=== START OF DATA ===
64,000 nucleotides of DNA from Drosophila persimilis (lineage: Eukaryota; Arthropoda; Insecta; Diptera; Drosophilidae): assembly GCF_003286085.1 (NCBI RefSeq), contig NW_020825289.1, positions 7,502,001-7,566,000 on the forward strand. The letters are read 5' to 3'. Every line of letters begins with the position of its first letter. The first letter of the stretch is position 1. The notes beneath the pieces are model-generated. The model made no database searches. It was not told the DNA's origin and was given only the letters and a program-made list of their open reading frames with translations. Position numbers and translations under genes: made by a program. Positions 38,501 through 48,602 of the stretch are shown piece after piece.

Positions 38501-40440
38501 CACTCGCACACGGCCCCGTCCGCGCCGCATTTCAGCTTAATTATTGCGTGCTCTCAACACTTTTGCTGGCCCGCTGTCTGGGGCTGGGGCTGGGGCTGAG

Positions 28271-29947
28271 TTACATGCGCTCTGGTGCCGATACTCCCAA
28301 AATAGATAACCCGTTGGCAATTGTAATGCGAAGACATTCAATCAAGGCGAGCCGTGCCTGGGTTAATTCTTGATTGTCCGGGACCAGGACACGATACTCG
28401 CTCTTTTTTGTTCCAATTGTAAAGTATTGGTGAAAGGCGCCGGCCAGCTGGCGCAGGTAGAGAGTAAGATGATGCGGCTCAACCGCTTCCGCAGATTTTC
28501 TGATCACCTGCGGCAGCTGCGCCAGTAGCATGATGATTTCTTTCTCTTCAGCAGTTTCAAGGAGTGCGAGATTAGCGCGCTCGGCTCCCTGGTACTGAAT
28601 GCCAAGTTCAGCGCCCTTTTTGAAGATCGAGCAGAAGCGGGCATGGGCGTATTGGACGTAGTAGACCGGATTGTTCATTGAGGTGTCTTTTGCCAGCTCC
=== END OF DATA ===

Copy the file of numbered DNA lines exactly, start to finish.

64,000 nucleotides of DNA from Drosophila persimilis (lineage: Eukaryota; Arthropoda; Insecta; Diptera; Drosophilidae): assembly GCF_003286085.1 (NCBI RefSeq), contig NW_020825289.1, positions 7,502,001-7,566,000 on the forward strand. The letters are read 5' to 3'. Every line of letters begins with the position of its first letter. The first letter of the stretch is position 1. The notes beneath the pieces are model-generated. The model made no database searches. It was not told the DNA's origin and was given only the letters and a program-made list of their open reading frames with translations. Position numbers and translations under genes: made by a program. Positions 38,501 through 48,602 of the stretch are shown piece after piece.

Positions 38501-40440
38501 CACTCGCACACGGCCCCGTCCGCGCCGCATTTCAGCTTAATTATTGCGTGCTCTCAACACTTTTGCTGGCCCGCTGTCTGGGGCTGGGGCTGGGGCTGAG

Positions 28271-29947
28271 TTACATGCGCTCTGGTGCCGATACTCCCAA
28301 AATAGATAACCCGTTGGCAATTGTAATGCGAAGACATTCAATCAAGGCGAGCCGTGCCTGGGTTAATTCTTGATTGTCCGGGACCAGGACACGATACTCG
28401 CTCTTTTTTGTTCCAATTGTAAAGTATTGGTGAAAGGCGCCGGCCAGCTGGCGCAGGTAGAGAGTAAGATGATGCGGCTCAACCGCTTCCGCAGATTTTC
28501 TGATCACCTGCGGCAGCTGCGCCAGTAGCATGATGATTTCTTTCTCTTCAGCAGTTTCAAGGAGTGCGAGATTAGCGCGCTCGGCTCCCTGGTACTGAAT
28601 GCCAAGTTCAGCGCCCTTTTTGAAGATCGAGCAGAAGCGGGCATGGGCGTATTGGACGTAGTAGACCGGATTGTTCATTGAGGTGTCTTTTGCCAGCTCC